This week on NBA Tuesday, we take on the season that we first believe was fixed in NBA history, specifically the Finals themselves. It’s a long story we will write about more sometime in the future, but suffice it to say, it involved the minimal TV ratings at the time expected from Houston/Orlando matchup that wouldn’t play as well as NBC’s normal sit-com lineup of Seinfeld, Friends, etc.

Remember also to check out the first miniseries entry on this year for context,
because knowledge is power.

1995 NBA FINALS MVP: Hakeem Olajuwon, C, Houston (original, confirmed)

The Rockets upset the heavily favored Magic in the Finals, even pulling off a very improbable sweep. Houston’s second straight title came with a different lineup than the year before, although star center Hakeem Olajuwon won the MVP vote again. He put up a stunning line of 32.8 ppg, 11.5 rpg, 5.5 apg, 2.0 bpg, and 2.0 spg. Overall, the Rockets had five players scoring at least 14.0 ppg in the Finals.

However, Orlando had six guys scoring in doubles for a series that went to Houston by 7 ppg, on average. Olajuwon had a lot to overcome, so his all-around game warrants the MVP nod, for sure. There’s nothing he couldn’t do at age 32, still, in one of the more remarkable playoff runs ever. Remember, the Rockets won just 47 games to finish third in their division.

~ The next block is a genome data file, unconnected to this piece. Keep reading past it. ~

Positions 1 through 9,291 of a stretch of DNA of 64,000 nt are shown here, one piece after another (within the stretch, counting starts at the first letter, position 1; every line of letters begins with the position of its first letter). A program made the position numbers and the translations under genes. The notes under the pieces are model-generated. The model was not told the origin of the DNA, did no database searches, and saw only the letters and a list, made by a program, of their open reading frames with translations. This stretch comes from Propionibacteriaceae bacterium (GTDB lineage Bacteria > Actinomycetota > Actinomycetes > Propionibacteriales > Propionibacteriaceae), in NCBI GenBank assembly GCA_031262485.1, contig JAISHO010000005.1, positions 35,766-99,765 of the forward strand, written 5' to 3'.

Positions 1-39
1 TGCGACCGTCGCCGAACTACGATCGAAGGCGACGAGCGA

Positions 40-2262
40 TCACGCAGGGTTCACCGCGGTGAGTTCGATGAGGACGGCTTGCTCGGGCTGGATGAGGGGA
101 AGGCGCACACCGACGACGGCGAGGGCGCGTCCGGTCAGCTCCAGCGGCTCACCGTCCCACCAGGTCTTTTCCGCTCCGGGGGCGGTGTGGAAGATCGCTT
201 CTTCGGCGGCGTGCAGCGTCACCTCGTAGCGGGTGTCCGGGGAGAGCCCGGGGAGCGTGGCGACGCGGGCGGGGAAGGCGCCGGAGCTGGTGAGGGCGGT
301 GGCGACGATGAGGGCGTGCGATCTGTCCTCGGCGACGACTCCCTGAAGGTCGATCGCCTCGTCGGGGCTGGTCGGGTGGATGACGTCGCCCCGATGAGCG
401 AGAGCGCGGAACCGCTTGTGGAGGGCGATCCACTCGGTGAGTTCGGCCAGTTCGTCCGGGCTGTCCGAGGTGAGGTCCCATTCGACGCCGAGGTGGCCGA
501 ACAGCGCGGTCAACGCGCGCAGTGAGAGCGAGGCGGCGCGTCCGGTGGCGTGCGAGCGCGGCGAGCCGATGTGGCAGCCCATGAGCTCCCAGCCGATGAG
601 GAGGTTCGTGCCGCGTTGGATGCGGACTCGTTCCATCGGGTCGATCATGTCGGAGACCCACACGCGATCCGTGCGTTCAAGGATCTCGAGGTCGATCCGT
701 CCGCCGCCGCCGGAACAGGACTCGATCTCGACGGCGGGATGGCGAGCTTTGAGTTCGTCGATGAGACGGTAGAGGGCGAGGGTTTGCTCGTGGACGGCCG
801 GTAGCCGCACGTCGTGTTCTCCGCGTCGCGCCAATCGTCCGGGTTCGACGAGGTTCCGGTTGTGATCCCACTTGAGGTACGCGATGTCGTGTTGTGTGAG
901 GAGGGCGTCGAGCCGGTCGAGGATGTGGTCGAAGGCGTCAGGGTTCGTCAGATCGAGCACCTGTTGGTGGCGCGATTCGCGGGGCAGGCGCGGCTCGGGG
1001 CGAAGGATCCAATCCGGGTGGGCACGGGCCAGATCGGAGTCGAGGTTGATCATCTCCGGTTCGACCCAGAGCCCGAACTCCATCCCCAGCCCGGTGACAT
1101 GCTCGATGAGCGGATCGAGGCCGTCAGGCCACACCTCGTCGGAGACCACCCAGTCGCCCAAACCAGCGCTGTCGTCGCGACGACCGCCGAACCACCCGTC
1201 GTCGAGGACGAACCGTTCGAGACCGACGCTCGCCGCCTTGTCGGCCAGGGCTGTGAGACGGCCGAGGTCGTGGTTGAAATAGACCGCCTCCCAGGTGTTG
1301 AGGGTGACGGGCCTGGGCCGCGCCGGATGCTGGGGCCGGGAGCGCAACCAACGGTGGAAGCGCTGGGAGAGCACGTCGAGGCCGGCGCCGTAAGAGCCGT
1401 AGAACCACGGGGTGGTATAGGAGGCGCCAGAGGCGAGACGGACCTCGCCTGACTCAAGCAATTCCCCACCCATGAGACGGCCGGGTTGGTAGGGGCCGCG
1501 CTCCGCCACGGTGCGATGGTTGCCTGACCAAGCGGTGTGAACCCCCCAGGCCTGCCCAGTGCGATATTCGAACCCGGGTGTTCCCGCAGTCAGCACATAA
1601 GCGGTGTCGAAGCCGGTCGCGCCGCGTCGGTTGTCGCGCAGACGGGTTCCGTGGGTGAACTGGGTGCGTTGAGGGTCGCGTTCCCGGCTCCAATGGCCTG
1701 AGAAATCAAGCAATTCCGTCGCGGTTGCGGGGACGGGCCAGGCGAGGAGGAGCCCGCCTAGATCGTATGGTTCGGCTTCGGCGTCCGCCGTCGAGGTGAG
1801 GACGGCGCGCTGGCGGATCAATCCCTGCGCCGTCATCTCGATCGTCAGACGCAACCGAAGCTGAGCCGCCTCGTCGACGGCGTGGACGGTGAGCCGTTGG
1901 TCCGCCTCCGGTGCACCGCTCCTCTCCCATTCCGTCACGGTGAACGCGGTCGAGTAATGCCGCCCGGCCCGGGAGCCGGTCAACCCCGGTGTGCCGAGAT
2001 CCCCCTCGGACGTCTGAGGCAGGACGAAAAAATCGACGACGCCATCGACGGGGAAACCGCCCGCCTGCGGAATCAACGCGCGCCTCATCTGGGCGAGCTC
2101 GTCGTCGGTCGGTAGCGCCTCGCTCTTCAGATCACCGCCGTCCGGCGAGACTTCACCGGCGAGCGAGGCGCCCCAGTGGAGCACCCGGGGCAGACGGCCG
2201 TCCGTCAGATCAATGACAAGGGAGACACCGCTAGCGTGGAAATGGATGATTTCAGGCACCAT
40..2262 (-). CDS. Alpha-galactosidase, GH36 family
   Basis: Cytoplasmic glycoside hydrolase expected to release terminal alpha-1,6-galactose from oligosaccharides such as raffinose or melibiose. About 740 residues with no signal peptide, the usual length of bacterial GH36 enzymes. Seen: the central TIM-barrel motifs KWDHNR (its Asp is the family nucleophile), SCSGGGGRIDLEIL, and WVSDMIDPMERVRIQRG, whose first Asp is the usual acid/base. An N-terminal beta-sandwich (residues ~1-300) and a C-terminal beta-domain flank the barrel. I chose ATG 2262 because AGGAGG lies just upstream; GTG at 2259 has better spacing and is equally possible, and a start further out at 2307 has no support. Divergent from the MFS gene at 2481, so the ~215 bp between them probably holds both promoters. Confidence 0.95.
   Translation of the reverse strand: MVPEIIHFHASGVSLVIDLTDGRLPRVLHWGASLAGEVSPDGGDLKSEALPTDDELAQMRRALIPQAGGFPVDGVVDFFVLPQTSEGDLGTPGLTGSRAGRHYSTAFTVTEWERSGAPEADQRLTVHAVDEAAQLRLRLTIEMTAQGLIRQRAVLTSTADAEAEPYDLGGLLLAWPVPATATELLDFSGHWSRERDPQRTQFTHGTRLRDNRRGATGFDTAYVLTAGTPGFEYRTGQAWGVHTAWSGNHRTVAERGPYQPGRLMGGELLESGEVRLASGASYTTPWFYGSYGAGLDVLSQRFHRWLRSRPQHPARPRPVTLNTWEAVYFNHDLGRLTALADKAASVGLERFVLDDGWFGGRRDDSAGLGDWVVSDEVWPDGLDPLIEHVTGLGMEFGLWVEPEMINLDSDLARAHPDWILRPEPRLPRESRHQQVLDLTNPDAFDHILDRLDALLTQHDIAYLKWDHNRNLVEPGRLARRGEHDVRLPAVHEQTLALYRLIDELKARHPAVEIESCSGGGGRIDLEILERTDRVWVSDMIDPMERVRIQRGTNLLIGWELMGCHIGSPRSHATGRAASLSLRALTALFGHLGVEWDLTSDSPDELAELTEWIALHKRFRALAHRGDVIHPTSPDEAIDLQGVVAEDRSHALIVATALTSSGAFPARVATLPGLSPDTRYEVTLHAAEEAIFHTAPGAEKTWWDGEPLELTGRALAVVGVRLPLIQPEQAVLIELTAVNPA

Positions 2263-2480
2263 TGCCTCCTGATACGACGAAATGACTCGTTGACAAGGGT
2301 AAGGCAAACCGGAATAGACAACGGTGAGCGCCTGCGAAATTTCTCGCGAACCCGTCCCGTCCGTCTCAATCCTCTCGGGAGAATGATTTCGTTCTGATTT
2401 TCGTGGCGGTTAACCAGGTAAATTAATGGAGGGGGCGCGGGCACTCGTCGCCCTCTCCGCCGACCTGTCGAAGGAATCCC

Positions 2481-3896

1995 NBA DPOY: Dikembe Mutombo, C, Denver (original, confirmed)

Here is our vetted list of contenders here in the balloting won by Denver Nuggets legendary center Dikembe Mutombo. It starts with San Antonio Spurs C David Robinson (6.74 DWS), Chicago Bulls small forward Scottie Pippen (6.73), New York Knicks C Patrick Ewing (6.50), Utah Jazz power forward Karl Malone (5.78), Olajuwon (5.64), Mutombo (5.21), and Charlotte Hornets C Alonzo Mourning (5.10).

Funny to see three Georgetown University centers on that list, isn’t it? Wow! Now here is the playoff reality, too: San Antonio (23), Chicago (13), New York (21), Utah (21), Houston (8), Denver (2), and Charlotte (16). So, it looks like Mutombo gets a second straight nod from us here, because without his defense, the Nuggets would have been on the golf course in late April instead of on the hardcourt.

Mutombo won this vote pretty easily, and we think it was run off from the prior year’s postseason, but whatever. The numbers confirm it here: 8.7 defensive boards per game, a league-best 3.9 bpg, and 1.4 spg. Denver outscored its opponents by just 0.8 ppg in the regular season, finishing at 41-41 to claim the final Western Conference playoff berth. His defense made all the difference for that mediocre team.